Plaintiff sued for injuries resulting when an automobile which defendant was driving and in which plaintiff was sleeping left the highway. There was evidence that defendant suffered retrograde amnesia and could not recall the circumstances of the accident. The court, instructing on res ipsa loquitur for plaintiff, told the jury that it might infer negligence from the fact that the automobile inexplicably left the highway. The court also instructed that, if the jury believed that defendant suffered a loss of memory, defendant was presumed to have exercised due care. Verdict for defendant. Plaintiff contended that instruction on the presumption of …


Civil Procedure-Parties-Intervention Denied Where Applicant Asserts An Independent Cause Of Action In Damage Suit, Richard P. Matsch S.Ed. Dec 1952

Civil Procedure-Parties-Intervention Denied Where Applicant Asserts An Independent Cause Of Action In Damage Suit, Richard P. Matsch S.Ed.

Michigan Law Review

ln plaintiff's action for property damages sustained in a collision with defendant's automobile, defendant's wife filed a petition of intervention for her claim against plaintiff for personal injuries received in the accident. Plaintiff's motion to strike the petition of intervention was overruled by the trial court. On appeal, held, reversed. Petitioner's cause of action was independent of the controversy between plaintiff and defendant and did not fall within the provisions of the court rule allowing intervention. Edgington v. Nichols, (Iowa 1951) 49 N.W. (2d) 555.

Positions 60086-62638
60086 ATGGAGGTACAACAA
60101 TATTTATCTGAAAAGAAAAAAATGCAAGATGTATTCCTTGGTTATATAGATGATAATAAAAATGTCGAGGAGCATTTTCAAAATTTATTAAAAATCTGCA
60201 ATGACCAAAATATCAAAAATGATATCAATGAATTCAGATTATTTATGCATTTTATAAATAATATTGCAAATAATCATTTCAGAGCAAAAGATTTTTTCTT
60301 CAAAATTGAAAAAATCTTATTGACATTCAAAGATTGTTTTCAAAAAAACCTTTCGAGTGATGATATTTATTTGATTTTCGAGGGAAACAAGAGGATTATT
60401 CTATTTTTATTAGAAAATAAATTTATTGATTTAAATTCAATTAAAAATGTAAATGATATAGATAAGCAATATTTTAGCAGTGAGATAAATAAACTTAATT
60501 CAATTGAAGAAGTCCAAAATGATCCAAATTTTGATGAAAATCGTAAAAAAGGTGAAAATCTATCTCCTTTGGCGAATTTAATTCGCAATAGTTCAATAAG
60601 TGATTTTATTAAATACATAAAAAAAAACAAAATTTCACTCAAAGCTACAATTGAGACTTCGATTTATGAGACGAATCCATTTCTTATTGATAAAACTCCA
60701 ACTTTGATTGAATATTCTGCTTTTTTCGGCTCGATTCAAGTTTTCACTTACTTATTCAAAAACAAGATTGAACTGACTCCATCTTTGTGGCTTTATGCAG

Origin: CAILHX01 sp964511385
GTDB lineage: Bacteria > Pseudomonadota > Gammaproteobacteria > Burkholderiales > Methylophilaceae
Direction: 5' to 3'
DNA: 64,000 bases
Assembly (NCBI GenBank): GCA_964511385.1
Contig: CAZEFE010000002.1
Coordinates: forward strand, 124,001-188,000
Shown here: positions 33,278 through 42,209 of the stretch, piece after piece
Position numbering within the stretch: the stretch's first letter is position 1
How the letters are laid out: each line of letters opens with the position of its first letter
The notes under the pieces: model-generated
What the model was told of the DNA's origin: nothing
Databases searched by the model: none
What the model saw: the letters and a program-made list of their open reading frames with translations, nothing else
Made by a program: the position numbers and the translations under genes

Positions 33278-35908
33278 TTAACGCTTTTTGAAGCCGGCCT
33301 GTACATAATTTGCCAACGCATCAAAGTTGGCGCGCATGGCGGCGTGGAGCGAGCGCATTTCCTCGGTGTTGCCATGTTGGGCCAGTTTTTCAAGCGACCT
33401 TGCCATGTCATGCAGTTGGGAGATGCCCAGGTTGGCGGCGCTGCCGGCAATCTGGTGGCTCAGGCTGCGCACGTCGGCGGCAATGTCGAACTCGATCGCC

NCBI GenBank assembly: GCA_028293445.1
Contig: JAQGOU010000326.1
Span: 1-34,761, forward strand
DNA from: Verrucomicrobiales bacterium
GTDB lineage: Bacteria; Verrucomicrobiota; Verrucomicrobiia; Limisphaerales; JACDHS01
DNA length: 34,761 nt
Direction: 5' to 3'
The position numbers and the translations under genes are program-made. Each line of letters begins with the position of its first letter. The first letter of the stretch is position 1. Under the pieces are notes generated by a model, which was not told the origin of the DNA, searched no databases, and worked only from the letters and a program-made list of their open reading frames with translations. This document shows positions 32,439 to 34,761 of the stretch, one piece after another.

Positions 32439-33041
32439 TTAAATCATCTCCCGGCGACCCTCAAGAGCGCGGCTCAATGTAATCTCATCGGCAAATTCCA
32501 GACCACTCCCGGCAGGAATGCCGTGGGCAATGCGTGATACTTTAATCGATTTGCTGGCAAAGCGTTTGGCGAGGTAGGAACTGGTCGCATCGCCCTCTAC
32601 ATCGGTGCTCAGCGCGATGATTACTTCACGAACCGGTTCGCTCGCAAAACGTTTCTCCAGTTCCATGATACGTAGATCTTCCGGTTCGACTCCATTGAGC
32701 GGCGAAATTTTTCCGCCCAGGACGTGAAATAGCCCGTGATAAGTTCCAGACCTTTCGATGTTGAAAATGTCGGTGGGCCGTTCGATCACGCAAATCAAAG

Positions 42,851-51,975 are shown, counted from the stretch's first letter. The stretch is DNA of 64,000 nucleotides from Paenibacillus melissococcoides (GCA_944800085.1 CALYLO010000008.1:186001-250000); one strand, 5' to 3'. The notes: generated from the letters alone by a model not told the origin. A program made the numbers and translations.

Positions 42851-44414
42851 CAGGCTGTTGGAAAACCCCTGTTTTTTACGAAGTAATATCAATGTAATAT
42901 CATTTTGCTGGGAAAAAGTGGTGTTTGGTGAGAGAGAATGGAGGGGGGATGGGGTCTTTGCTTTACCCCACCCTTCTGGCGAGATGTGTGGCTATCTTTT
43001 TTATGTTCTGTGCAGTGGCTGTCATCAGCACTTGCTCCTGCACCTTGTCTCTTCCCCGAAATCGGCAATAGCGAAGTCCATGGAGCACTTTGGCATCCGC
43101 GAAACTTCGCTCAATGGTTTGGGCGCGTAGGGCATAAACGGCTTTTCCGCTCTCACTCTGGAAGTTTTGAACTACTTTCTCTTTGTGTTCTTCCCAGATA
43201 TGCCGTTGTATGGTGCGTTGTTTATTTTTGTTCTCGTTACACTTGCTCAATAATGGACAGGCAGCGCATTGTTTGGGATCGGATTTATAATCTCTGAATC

Scott V. Burke [Dissent], Jesse W. Carter Aug 1952

Scott V. Burke [Dissent], Jesse W. Carter

Jesse Carter Opinions

It was proper for the trial court to instruct the jury on the inference of negligence under res ipsa loquitur as well as the conflicting presumption of due care that arose if defendant driver was truly unable to recall the cause of the accident.


Rodabaugh V. Tekus [Dissent], Jesse W. Carter Jul 1952

Rodabaugh V. Tekus [Dissent], Jesse W. Carter

Jesse Carter Opinions

The doctrine of last clear chance rarely applied in cases involving high speed collisions between vehicles because it was extremely difficult to determine which party, if any, had a meaningful last clear chance to avoid an accident.


Torts-Statutes-Unsatisified Judgment And Hit-And-Run Provisions As Supplementing Financial Responsibility Acts, Herbert L. Meschke Jun 1952

Torts-Statutes-Unsatisified Judgment And Hit-And-Run Provisions As Supplementing Financial Responsibility Acts, Herbert L. Meschke

Michigan Law Review

In 1947, North Dakota enacted legislation providing that one who recovers a judgment in an action for damages for personal injuries or death resulting from the operation of a motor vehicle and who cannot execute the judgment because of the defendants' inability to pay and lack of property, may receive payment from the state unsatisfied judgment fund upon application to the court and assignment of the judgment to the state. The fund was created, and is to be maintained, by a special assessment on motor vehicle owners. 1951 North Dakota legislation provides that any person who has a cause of …


Federal Procedure-Removal Of Causes-Meaning Of "Receipt By Defendant" When Service Is On A Nonresident Motorist, Gordon I. Ginsberg S.Ed. Apr 1952

Federal Procedure-Removal Of Causes-Meaning Of "Receipt By Defendant" When Service Is On A Nonresident Motorist, Gordon I. Ginsberg S.Ed.

Michigan Law Review

As a result of an automobile accident in Missouri, the plaintiff, a resident of Missouri, brought a damage action in Missouri against the defendant, a resident of Illinois. Service was had on the defendant by serving the Secretary of State of Missouri and sending notice by registered mail to the defendant, pursuant to the Missouri nonresident motorist statute. Service was received by the Secretary of State on January 13, 1951, and notice was received by the defendant on January 20, 1951. The defendant removed the cause to the federal district court on February 9, 1951. The plaintiff moved to remand …


Selinsky V. Olsen, Jesse W. Carter Nov 1951

Selinsky V. Olsen, Jesse W. Carter

Jesse Carter Opinions